SYDNEY • American super-yacht Comanche retook the lead from fellow US challenger Rambler 88 in the Sydney to Hobart sailing race yesterday, as more damaged boats retired from the gruelling event.
Strong winds knocked out some 20 per cent of the field on Saturday and yesterday - including defending champion and eight-time line honours winner Wild Oats XI - whittling the 108-strong fleet that set sail from Sydney Harbour on Boxing Day down to 85.
The retirement of Wild Oats XI - which holds the race record of one day, 18 hours, 23 minutes and 12 seconds set in 2012 - left the race in the hands of Comanche and Rambler 88, with just two nautical miles separating the pair.
Comanche, owned by Netscape founder Jim Clark and wife Kristy Hinze and one of the four 100-foot supermaxis that entered the 1,163km blue-water classic, led the race for line honours after bolting out of Sydney Harbour.
But the crew had to work hard to repair a damaged daggerboard and rudder before re-taking the lead from Rambler yesterday.
Rambler also suffered damage to its starboard daggerboard, after hitting an unknown object and its navigator Andrew Cape warned that it was a "serious structural problem impeding our boat speed".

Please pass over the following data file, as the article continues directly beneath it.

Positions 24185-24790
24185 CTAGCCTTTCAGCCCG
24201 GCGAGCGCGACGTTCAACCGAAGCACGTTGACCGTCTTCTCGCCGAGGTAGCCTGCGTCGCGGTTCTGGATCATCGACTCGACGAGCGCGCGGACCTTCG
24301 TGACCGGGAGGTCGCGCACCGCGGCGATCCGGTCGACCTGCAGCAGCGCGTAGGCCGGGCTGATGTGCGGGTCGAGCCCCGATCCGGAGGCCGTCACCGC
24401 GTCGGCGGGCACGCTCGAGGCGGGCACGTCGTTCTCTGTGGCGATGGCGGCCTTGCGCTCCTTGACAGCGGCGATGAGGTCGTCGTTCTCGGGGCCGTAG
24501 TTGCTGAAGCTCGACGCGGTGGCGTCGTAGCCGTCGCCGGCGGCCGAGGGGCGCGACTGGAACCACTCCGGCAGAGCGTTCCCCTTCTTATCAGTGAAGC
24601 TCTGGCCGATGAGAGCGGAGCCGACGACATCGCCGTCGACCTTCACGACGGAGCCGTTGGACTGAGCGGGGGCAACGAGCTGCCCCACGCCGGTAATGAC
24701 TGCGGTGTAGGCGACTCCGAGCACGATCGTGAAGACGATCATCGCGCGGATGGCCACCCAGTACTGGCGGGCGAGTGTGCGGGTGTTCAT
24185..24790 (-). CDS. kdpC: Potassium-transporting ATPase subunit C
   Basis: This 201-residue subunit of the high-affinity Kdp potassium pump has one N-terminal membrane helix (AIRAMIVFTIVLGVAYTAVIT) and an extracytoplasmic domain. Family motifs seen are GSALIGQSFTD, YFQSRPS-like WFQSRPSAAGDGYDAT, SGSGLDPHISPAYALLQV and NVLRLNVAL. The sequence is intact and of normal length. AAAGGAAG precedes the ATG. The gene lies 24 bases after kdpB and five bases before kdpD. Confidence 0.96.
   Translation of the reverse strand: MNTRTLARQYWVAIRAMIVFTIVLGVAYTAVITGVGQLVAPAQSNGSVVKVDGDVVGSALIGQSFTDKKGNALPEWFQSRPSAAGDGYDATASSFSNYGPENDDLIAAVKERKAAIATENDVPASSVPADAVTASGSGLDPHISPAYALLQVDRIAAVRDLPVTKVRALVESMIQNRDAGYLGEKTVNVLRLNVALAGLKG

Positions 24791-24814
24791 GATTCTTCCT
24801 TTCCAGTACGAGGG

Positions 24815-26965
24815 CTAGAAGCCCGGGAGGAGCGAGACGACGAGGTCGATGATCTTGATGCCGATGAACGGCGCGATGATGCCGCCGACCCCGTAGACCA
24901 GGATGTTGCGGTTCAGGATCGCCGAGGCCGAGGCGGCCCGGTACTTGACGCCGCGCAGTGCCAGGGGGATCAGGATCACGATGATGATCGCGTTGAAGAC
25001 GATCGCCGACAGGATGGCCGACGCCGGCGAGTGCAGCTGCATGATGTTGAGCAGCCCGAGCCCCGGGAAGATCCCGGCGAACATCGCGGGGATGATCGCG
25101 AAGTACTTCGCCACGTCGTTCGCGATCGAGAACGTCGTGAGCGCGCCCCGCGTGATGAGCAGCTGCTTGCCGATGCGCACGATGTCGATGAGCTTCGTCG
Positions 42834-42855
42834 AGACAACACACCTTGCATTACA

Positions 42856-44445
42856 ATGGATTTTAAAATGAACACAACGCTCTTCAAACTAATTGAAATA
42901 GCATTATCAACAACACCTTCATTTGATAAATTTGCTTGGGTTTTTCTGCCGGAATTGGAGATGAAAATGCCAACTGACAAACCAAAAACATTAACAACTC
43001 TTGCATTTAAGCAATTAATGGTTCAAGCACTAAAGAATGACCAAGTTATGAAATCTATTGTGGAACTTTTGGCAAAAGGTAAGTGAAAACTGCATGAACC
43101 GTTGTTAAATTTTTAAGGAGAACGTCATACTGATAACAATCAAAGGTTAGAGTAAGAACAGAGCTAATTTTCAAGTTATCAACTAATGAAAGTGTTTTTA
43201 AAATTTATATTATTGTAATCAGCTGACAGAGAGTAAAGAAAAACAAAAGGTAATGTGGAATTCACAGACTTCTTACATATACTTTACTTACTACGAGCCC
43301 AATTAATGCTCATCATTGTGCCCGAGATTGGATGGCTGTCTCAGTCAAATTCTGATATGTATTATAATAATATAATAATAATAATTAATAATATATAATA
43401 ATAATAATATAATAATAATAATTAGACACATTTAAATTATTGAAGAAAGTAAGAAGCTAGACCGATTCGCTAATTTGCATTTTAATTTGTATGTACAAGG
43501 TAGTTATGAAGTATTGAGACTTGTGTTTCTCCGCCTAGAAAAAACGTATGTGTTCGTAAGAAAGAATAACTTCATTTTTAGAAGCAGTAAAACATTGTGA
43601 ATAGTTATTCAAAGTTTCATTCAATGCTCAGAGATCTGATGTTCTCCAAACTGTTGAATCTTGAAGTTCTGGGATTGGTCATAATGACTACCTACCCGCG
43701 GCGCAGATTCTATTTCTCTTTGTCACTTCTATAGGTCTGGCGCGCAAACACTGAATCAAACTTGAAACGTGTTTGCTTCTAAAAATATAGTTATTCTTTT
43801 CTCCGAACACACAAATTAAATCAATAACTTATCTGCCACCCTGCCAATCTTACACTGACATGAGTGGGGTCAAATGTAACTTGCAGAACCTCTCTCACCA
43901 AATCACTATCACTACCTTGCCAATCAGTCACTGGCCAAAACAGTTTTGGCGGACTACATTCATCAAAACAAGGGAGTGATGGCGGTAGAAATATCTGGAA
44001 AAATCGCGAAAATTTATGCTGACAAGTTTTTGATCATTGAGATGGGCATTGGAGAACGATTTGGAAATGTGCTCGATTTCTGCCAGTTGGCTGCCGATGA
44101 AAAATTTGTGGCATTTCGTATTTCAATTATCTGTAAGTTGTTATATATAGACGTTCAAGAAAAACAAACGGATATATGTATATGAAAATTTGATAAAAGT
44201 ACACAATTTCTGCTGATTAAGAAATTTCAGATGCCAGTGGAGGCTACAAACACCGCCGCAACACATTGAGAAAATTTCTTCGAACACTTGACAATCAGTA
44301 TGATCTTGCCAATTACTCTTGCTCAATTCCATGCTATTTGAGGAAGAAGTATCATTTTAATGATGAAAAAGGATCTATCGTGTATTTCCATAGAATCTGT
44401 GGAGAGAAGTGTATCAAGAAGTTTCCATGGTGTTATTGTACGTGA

Chasing the two yachts off Australia's south-east coast are Australian contender Ragamuffin 100 and Italy's Maserati.
"We decided to punch on through. We think we can get to Hobart safely," Comanche's accomplished American skipper Ken Read said. "I don't care if we limp over the line. We are going to finish this damned race."
Despite Comanche's lead, the organisers said milder conditions later could favour Rambler.
"On paper, the much lighter conditions expected in the bottom half of Bass Strait and along the Tasmanian coast favour the less beamy Rambler," the Cruising Yacht Club of Australia said.
Both American boats had battled strong southerly winds that hit the race, where sailors faced 25- to 30- knot winds and big gusts against a south flowing current.
Wild Oats XI captain Mark Richards said the conditions were "tricky" but not the worst he had ever experienced.
"A few things went wrong for us, when that happens, snowball effect, then it started to go real bad. We lost the main engine of the boat so it was all over," he said.
The first boats are expected to cross the finish line today.
AGENCE FRANCE-PRESSE, REUTERS